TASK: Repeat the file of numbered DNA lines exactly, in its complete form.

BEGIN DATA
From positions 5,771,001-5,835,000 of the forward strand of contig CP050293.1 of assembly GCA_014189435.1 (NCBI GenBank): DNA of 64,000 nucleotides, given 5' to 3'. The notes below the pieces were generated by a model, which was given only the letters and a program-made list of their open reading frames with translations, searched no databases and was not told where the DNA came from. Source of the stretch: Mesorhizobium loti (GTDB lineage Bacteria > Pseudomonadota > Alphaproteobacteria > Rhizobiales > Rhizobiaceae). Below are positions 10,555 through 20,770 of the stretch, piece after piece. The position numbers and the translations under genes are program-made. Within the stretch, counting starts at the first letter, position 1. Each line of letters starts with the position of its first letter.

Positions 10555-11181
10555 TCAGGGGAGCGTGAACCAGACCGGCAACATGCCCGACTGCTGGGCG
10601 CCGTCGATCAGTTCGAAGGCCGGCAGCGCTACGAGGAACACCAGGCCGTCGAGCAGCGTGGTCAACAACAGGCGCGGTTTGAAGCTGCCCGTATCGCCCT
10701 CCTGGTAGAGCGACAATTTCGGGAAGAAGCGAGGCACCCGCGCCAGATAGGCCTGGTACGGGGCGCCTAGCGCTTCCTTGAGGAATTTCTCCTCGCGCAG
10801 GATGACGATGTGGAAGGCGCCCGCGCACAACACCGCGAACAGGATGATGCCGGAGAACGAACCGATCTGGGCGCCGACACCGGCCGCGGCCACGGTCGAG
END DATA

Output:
From positions 5,771,001-5,835,000 of the forward strand of contig CP050293.1 of assembly GCA_014189435.1 (NCBI GenBank): DNA of 64,000 nucleotides, given 5' to 3'. The notes below the pieces were generated by a model, which was given only the letters and a program-made list of their open reading frames with translations, searched no databases and was not told where the DNA came from. Source of the stretch: Mesorhizobium loti (GTDB lineage Bacteria > Pseudomonadota > Alphaproteobacteria > Rhizobiales > Rhizobiaceae). Below are positions 10,555 through 20,770 of the stretch, piece after piece. The position numbers and the translations under genes are program-made. Within the stretch, counting starts at the first letter, position 1. Each line of letters starts with the position of its first letter.

Positions 10555-11181
10555 TCAGGGGAGCGTGAACCAGACCGGCAACATGCCCGACTGCTGGGCG
10601 CCGTCGATCAGTTCGAAGGCCGGCAGCGCTACGAGGAACACCAGGCCGTCGAGCAGCGTGGTCAACAACAGGCGCGGTTTGAAGCTGCCCGTATCGCCCT
10701 CCTGGTAGAGCGACAATTTCGGGAAGAAGCGAGGCACCCGCGCCAGATAGGCCTGGTACGGGGCGCCTAGCGCTTCCTTGAGGAATTTCTCCTCGCGCAG
10801 GATGACGATGTGGAAGGCGCCCGCGCACAACACCGCGAACAGGATGATGCCGGAGAACGAACCGATCTGGGCGCCGACACCGGCCGCGGCCACGGTCGAG